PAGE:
Summit ’13: Gibney “furiously” re-cutting Armstrong doc

Oscar-winner Alex Gibney (pictured, right, with the BBC's Nick Fraser) told Realscreen Summit delegates he is working "furiously" to re-work his doc on Lance Armstrong, following the cyclist's recent interview with Oprah Winfrey.
January 30, 2013

Oscar-winner Alex Gibney (pictured, right) told delegates at the Realscreen Summit he is working “furiously” to re-cut and re-work his long-in-the-making doc on Lance Armstrong, following the cyclist’s recent interview with talk show host Oprah Winfrey.

Talking in conversation with BBC ‘Storyville’ editor Nick Fraser (pictured above, left) at Tuesday’s (January 29) keynote chat, Gibney discussed his portfolio of investigative feature documentaries, from the Academy Award-winning Taxi to the Dark Side to more recent efforts, including TIFF title Mea Maxima Culpa and this year’s Sundance selection We Steal Secrets: The Story of WikiLeaks.

He also spoke about his as-yet-untitled doc on Armstrong, which he has been working on since 2009. When asked how Armstrong’s recent interview with Winfrey affected his film, Gibney joked: “Was he interviewed by Oprah?”

He went on to say that after the International Cycling Union stripped the seven-time Tour de France winner of his titles, it was “probably a lucky thing that we didn’t wrap up too quickly” and finish the film at that point.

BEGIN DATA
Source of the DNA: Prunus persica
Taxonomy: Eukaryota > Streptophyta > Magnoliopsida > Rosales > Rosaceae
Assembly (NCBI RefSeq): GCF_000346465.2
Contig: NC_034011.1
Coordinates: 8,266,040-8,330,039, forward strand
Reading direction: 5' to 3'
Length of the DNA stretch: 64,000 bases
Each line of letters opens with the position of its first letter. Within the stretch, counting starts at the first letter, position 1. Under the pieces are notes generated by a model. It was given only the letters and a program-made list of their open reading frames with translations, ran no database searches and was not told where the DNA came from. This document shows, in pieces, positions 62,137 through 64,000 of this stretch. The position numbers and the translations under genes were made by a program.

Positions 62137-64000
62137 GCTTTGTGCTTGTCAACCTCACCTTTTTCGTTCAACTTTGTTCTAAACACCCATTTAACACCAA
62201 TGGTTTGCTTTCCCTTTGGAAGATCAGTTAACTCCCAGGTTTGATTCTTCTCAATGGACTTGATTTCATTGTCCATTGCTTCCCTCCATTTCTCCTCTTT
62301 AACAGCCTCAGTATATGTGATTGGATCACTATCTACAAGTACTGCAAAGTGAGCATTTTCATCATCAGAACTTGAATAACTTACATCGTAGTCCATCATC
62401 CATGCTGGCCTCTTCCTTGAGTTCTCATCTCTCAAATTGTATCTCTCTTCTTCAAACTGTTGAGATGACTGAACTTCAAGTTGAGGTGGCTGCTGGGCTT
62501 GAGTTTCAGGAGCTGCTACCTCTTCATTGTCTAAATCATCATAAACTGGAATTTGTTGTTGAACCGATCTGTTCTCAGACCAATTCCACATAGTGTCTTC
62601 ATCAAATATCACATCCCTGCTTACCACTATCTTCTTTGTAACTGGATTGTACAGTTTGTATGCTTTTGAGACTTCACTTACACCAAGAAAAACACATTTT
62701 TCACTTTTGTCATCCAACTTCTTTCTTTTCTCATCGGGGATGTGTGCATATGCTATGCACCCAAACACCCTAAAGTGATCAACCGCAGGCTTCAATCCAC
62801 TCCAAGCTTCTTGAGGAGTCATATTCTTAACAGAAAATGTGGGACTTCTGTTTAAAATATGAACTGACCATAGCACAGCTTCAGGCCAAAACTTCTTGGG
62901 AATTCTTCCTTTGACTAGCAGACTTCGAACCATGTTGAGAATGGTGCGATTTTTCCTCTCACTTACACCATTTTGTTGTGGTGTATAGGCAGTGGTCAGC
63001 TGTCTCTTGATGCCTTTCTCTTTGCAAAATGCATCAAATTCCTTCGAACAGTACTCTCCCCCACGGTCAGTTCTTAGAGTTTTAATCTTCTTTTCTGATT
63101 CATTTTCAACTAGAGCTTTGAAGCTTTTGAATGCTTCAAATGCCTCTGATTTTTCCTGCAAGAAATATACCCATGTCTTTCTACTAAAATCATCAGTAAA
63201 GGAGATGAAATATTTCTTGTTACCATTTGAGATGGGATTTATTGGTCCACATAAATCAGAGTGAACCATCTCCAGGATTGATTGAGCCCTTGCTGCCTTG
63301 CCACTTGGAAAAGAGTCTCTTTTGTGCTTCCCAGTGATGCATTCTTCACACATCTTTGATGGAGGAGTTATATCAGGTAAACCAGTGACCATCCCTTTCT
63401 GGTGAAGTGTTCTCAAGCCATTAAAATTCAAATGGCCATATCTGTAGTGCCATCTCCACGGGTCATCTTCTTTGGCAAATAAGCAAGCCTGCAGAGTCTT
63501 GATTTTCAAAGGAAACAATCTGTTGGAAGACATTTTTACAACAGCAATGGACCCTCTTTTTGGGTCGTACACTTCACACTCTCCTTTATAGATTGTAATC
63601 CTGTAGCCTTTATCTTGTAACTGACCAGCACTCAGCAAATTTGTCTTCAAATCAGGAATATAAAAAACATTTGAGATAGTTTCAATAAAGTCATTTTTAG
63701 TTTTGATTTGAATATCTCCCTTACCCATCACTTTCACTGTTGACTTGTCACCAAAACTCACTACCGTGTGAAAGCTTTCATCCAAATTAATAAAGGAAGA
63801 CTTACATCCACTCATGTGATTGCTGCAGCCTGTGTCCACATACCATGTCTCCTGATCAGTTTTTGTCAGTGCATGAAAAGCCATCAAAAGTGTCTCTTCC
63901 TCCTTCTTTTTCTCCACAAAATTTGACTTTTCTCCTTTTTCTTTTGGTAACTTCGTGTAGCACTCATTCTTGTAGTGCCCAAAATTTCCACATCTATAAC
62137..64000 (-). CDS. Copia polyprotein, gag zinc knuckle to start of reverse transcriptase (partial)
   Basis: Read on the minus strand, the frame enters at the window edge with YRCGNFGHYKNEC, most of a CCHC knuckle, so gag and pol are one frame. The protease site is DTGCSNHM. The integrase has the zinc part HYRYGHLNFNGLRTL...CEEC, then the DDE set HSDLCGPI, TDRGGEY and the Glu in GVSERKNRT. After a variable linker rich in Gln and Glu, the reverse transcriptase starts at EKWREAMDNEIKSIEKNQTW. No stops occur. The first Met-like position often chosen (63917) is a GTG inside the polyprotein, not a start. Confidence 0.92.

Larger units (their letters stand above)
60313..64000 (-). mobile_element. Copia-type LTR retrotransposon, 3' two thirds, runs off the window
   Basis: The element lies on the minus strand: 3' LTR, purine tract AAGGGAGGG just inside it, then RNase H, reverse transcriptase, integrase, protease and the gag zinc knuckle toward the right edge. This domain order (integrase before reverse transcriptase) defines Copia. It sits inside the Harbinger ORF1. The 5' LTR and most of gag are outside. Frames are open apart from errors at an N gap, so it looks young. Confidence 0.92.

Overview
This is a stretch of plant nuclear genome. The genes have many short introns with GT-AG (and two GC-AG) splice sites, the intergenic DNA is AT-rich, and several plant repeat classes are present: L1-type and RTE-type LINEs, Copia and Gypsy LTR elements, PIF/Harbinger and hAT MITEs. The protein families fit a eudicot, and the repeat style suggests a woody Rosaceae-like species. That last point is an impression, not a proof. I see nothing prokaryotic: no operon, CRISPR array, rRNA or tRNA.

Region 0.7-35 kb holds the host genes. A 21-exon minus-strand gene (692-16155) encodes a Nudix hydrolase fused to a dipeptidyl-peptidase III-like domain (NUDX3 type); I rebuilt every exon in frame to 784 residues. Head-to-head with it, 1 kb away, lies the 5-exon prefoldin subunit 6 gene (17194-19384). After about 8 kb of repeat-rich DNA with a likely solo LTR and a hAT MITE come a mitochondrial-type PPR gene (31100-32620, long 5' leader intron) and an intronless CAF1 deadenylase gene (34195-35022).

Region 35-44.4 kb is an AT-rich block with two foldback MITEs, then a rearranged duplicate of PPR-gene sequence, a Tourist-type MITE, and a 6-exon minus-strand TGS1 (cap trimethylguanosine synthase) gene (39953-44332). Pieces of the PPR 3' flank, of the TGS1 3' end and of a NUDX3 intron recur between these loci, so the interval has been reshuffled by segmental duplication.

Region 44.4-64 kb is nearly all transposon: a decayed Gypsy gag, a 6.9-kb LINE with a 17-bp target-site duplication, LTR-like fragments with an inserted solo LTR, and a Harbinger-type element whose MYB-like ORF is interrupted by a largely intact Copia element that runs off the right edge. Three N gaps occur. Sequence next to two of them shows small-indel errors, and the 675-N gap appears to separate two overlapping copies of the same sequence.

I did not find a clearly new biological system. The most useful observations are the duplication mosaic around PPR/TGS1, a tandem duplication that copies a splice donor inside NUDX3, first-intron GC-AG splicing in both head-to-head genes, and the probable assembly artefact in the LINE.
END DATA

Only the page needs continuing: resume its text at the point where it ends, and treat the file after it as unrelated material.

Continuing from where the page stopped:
“Now we’re furiously, not only re-cutting, but also interviewing other people,” the filmmaker said. “I think it’ll be interesting – we have stuff in there which nobody else has.”

Gibney explained that the long approach he has taken to working on the film is a “classic case in point” of his prolific strategy of working on a number of large number of different films at the same time.

“Investigative films, they can’t always operate to a particular schedule,” he said. “Sometimes films have to be produced in tandem.” He explained that his indie, Jigsaw Productions, tends to have “a few dedicated people working dedicatedly on each film. And I move back and forth between them.”

He also paid praise to the “genius editors who plow thought hundreds of hours of material to find these bits” that make up the core of the film.

Elsewhere, the session saw Fraser asking Gibney why he had worked so rarely with PBS in his career, to which the filmmaker replied that funding was often a stalling issue. “I’d always go in for interesting meetings with PBS,” Gibney said, “and they’d said ‘this is interesting, we’re behind you 100%… tell us how you’re going to raise the money.’”

The duo also discussed torture, or ‘enhanced interrogation techniques,’ used in the War on Terror, with specific reference to Dark Side and Kathryn Bigalow’s recent Oscar-nominated Bin Laden film Zero Dark Thirty.

Gibney clarified that there was a lot in Bigalow’s film that he was a big fan of, but also renewed his criticism of the film’s suggestion that torture produced actionable intelligence that led to the location of Osama bin Laden.

“I think she [Bigalow] and [screenwriter/producer] Mark Boal posited… a version of the torture narrative that is embraced by a small group of people in the CIA who believe that torture worked,” Gibney said. By contrast, his characterization of the use of torture by the American military was that “it was as if they released a virus that slowly mutated… into a desperate lunacy.”


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